Queensryche – Queensryche23rd June 2013 0 By Matt Farrington
Record Label: Century Media
Release Date: 24th June 2013
Reviewed By: Matt
2. Where Dreams Go To Die
4. In This Light
7. Midnight Lullaby
8. A World Without
9. Don’t look back
11. Open Road
Queensryche for those that know have had a rough ride this past year or so, they split from lead singer Geoff Tate with what’s been described as violent confrontational circumstances at times and are currently fighting to retain the name, so at present there are two effective Queensryche’s out there, Geoff Tate recently released “Frequency Unknown” under the Queensryche title to mixed reviews, and from my own review of the album I felt it’s more of a vocal journey/Jam from Geoff Tate with the other members just playing along, a cd that should immediately be marked for the bargain bin, I have every Queensryche album and that one will not be added to my once proud collection.
Queensryche were hailed back in the late eighties/early nineties as the thinking mans metal, Q quoted “Operation Mindcrime” as the rock album nearest to perfection as you’ll ever get and it’s an album during my teenage years I played at least once daily for a period of around three years so I couldn’t imagine those years without it. Queensryche then followed with two strong albums and the third one “Hear In The Now Frontier” was mellower than previous outings but still a good Queensryche album. At that point guitarist Chris Degarmo left and the albums since have slowly lost focus aside from a few glimmers of hope here and there. Geoff Tate it’s been reported monopolized decisions made and there has certainly been some questionable moments, for myself to watch your idols fall is a sad story, and in reflection I bought the next Queensryche cd eternally hoping for that return to form which has never really happened. So why am I stating this? To labour the point of how much actually rests on this album………
And the verdict? – I’m eagerly awaiting the next Queensryche album for the first time in years! This album has received one criticism from what I’ve seen from other reviews so far – it’s too short reigning in around 35 minutes – what Queensryche have done though is produced an album of quality not so much quantity – although let me add, the weight of the album is substantial. For those that know Queensryche’s material I’d place this album with material from “Rage For Order”, “Mindcrime” , “Empire” and “Promised Land”, the hunger exudes from the first listen and is blatantly apparent, credit has to be given as many fans were unsure if that could be captured again consistently across a full album. The songs are tight, precise and with Jimbo Barton back producing it’s clear they had a plan from the beginning with the approach needed to prove to the public they meant business.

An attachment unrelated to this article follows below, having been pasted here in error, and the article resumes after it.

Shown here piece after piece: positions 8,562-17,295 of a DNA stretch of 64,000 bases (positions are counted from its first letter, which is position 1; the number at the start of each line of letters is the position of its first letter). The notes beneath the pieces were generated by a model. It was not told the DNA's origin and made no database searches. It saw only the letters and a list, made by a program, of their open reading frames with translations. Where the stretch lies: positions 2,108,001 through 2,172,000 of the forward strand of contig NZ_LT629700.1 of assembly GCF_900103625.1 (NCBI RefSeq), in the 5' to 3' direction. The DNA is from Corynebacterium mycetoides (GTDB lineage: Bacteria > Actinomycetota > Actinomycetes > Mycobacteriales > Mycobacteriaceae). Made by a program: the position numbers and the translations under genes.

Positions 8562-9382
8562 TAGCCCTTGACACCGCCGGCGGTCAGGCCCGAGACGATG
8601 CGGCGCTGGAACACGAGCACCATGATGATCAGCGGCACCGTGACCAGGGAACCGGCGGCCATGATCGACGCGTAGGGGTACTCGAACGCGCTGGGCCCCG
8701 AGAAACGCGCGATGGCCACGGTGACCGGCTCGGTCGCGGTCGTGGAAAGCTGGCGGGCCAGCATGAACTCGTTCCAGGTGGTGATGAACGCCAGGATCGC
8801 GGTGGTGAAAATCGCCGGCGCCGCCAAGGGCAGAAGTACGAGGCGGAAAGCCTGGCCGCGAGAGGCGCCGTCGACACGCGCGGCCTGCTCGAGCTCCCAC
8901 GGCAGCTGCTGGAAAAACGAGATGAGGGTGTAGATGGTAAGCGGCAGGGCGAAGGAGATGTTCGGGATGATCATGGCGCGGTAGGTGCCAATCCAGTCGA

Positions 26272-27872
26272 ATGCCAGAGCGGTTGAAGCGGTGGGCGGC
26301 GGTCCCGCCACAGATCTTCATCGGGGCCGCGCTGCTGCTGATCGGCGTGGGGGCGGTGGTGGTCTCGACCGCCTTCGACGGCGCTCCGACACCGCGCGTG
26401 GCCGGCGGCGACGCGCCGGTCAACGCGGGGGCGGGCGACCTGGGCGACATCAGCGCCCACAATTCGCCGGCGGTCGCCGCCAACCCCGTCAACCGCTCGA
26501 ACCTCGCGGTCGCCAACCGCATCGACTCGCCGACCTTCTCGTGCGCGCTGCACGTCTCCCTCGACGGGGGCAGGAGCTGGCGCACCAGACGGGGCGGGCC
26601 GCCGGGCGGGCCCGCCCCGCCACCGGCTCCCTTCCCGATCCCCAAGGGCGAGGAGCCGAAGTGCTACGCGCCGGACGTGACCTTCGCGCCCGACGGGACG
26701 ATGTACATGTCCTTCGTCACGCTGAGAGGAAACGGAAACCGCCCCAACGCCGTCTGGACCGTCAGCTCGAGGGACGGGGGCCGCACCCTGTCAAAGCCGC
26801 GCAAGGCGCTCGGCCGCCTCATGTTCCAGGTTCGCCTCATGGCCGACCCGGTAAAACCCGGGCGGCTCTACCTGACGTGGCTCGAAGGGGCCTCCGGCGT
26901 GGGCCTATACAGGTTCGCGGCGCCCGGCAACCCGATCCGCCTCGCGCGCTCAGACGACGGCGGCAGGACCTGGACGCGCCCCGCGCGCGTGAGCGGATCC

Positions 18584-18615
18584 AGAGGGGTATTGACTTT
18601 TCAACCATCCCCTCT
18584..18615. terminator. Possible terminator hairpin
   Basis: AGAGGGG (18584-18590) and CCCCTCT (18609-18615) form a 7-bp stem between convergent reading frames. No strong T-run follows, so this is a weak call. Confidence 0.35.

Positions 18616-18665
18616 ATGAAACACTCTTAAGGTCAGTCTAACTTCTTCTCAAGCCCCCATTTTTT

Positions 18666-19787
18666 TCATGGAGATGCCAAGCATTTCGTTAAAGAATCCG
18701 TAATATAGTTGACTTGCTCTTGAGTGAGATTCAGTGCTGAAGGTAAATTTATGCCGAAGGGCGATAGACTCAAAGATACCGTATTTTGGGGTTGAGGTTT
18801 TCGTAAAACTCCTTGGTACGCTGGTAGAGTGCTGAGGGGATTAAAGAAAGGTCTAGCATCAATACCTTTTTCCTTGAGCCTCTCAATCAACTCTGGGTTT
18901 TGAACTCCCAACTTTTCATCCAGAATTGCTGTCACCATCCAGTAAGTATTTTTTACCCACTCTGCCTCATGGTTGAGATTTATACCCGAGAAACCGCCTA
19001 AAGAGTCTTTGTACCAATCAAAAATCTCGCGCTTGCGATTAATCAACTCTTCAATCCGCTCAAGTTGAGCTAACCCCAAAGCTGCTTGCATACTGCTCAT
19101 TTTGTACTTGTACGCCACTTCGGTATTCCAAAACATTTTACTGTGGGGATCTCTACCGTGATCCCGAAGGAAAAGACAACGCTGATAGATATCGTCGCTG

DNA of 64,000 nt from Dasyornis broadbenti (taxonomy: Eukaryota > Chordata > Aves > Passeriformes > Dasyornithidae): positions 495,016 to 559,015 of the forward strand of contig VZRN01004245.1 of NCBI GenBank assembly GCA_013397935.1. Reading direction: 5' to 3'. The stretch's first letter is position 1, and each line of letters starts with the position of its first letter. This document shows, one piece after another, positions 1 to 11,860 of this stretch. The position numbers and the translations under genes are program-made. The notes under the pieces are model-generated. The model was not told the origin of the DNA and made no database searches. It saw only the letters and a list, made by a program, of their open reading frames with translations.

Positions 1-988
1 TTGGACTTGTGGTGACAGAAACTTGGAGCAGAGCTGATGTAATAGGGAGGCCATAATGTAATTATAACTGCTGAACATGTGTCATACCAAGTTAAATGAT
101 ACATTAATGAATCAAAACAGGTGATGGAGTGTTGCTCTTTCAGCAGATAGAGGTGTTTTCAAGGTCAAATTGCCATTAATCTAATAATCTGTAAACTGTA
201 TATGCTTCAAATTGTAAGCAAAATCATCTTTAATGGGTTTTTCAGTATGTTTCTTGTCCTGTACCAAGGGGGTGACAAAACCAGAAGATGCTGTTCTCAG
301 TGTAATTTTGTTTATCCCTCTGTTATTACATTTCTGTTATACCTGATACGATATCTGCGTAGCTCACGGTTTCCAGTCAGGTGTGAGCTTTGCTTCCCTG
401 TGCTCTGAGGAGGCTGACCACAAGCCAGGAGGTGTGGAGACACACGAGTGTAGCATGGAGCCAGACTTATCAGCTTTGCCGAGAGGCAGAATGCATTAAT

This is new territory and for a first album from a new group ( three remaining true members) I’d say it’s an awesome debut, this is the first step forward and it’s one with confidence, pride and hunger that will satisfy the commitment of the fans and hopefully bring new ones into the fold. If the critics complain it’s too short, I have the answer – listen to it again! that should give it the attention it deserves. From opener “Where Dreams Go To Die” the spiraling synchronized guitars are back with defining solo’s and musical direction that changes within songs in the effortless genius that was epitomized with the name of Queensryche and the style that Todd La Torre delivers is a true marriage of both talent and skill, enough to be equal to Geoff Tate but also to surpass in his own way . “Spore” is typical Queensryche with pounding rhythm and soaring vocals, and you won’t be disappointed throughout, “Open Road” is this albums “ Anybody Listening” and although considerably shorter the same result is delivered.
There are two Queensryches at the minute, and only one deserves the name, I’ve placed my allegiance where it rightly stands and Todd la Torre, Scott Rockenfield, Michael Wilson, Eddie Jackson and Parker Lundgren are indeed the true Queensryche as this album proves
About the author
At least 27 years Rock experience :), my first album was Queen " A Kind Of Magic" before moving onto the mighty Iron Maiden, favourite album from my youth was "Operation Mindcrime" by Queensryche, which I still play regularly. I was lucky enough to experience Metallica at Milton Keynes Bowl, supported by Megadeth, The Almighty and Diamond Head, Queensryche on the "Empire" tour, Maiden on " No Prayer For The Road", had the luck to meet a few heroes, and most embarrassing moment falling asleep during a Slayer concert!